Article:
Stretching the Serratus Anterior effectively can be a difficult task, especially if a client has limited mobility or pain in the shoulder. Many stretching tutorials will have the patient raise the arm over the head and lean laterally in order to lengthen the muscle. While this does partially stretch the muscle, it can be difficult for some to extend the arm over the head. Also, this motion does not stretch serratus anterior optimally. If we look at the action of the muscle, aka scapular protraction, a part of the movement we need to incorporate to gain the most lengthening is scapular retraction; not flexion of the shoulder. By doing retraction, we will greatly intensify the stretch and create much more mobility.
The key when stretching the Serratus Anterior effectively is to use multiple movements to achieve optimal lengthening. First, we will use medial scapular translation in order to retract the scapula and move the insertion of the muscle. Then we will use the movement of the rib cage to move the origin of the muscle, optimizing the lengthening.
Start with our body standing at a slight angle away from a wall with the side being stretched nearest the wall.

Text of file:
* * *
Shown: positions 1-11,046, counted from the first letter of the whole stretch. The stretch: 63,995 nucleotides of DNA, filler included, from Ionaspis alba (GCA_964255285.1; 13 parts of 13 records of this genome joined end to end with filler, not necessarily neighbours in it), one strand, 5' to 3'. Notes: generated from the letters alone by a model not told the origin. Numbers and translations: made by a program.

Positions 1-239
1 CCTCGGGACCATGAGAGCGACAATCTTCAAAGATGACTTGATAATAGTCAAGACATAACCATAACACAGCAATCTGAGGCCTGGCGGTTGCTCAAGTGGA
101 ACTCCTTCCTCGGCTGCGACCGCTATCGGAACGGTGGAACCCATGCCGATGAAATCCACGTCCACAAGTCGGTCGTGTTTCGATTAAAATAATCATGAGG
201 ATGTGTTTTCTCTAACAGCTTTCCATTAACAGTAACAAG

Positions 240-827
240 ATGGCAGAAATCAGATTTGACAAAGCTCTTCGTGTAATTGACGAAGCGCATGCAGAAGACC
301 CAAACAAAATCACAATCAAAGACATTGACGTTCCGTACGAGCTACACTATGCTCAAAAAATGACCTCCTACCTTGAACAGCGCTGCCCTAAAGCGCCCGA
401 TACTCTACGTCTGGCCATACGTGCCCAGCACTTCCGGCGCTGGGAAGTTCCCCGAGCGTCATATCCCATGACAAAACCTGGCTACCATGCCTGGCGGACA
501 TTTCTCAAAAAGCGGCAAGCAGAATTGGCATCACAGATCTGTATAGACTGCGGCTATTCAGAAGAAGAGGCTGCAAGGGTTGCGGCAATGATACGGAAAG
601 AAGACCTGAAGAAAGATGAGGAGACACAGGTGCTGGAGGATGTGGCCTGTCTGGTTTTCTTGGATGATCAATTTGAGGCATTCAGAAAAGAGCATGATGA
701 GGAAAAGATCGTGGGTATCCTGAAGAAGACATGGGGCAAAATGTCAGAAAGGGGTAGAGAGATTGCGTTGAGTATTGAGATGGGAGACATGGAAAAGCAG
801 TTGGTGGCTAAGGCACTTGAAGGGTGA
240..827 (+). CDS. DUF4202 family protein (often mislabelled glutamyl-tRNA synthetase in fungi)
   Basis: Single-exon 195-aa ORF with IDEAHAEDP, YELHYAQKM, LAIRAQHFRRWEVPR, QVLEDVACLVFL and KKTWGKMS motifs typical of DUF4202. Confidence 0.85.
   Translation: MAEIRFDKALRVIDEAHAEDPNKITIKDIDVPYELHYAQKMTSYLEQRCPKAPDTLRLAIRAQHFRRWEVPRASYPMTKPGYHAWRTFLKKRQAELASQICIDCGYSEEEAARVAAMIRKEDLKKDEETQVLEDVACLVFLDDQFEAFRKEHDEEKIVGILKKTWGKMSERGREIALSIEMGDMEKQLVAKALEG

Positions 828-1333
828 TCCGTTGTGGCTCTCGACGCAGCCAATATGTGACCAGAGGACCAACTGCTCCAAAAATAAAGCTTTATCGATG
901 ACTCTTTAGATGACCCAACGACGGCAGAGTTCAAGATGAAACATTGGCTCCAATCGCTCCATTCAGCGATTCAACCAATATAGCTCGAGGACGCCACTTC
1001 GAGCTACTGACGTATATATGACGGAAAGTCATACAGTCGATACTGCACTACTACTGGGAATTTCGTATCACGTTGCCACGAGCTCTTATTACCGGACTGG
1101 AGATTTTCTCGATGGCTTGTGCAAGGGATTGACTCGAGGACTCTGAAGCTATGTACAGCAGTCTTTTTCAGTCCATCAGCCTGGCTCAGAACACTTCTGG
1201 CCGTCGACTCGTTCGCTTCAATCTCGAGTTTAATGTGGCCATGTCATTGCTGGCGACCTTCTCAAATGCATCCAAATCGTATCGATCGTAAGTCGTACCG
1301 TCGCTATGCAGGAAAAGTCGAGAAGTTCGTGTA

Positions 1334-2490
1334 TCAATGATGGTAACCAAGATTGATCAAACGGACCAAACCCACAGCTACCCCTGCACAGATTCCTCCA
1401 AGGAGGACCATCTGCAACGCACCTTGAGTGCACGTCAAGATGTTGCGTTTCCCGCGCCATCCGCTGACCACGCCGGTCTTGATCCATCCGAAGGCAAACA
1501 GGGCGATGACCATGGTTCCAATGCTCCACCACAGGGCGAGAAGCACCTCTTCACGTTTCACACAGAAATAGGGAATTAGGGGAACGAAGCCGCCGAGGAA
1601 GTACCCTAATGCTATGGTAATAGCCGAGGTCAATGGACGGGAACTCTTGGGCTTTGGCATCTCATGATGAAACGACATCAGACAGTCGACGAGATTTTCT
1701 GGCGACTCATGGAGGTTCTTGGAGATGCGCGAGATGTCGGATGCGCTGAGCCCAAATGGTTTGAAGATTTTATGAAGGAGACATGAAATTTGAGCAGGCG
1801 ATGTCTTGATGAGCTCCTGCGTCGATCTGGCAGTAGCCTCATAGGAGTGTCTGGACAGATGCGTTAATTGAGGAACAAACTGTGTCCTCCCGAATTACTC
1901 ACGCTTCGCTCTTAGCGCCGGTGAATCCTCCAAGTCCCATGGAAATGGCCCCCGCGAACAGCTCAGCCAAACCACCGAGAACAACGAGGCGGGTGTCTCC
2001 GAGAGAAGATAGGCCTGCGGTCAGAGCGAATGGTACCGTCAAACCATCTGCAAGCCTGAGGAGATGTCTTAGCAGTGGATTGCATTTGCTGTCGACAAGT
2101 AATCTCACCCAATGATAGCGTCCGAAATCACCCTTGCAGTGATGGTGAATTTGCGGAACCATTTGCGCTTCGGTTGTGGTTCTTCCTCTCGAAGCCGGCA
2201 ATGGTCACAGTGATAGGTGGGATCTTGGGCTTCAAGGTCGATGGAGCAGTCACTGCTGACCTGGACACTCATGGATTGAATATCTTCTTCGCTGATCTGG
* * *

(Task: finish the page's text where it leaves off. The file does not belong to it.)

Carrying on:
Place your same-sided foot in front of you and opposite foot behind for a strong stance. Place your palm as an anchor on the posterior of the ilium creating a wing shape with your arm.
Place your elbow against the wall and lean sideways toward the wall; allowing the elbow and your scapula to move as far behind your back and medially (toward the spine) as possible. Your scapula and arm are now anchored and should not move.
Maintain the anchored scapula position with your arm, then rotate the torso away from the wall to increase the stretch.
Next, lean your torso laterally to move the ribs, and thus opening up the ribs for optimal lengthening.
Last but not least, take a deep breath to expand the rib cage and finish the stretch.
Note:If shoulder mobility is an issue, allow some time to relax during step 4 in order to get maximum scapular movement and a correct anchor point. This can also be a key part if no stretch is felt after completing all the steps. Allowing for proper medial translation of the scapula truly sets the stretch up to happen correctly.
Another Note: The amount of weight needed to push the arm and scapula medially is probably more than you think. Do not be afraid to lean your body weight against your arm to gain maximum retraction of the scapula.
Disclaimer: Those with shoulder injuries, such as dislocations and labrum tears, where stability is lacking should proceed with caution.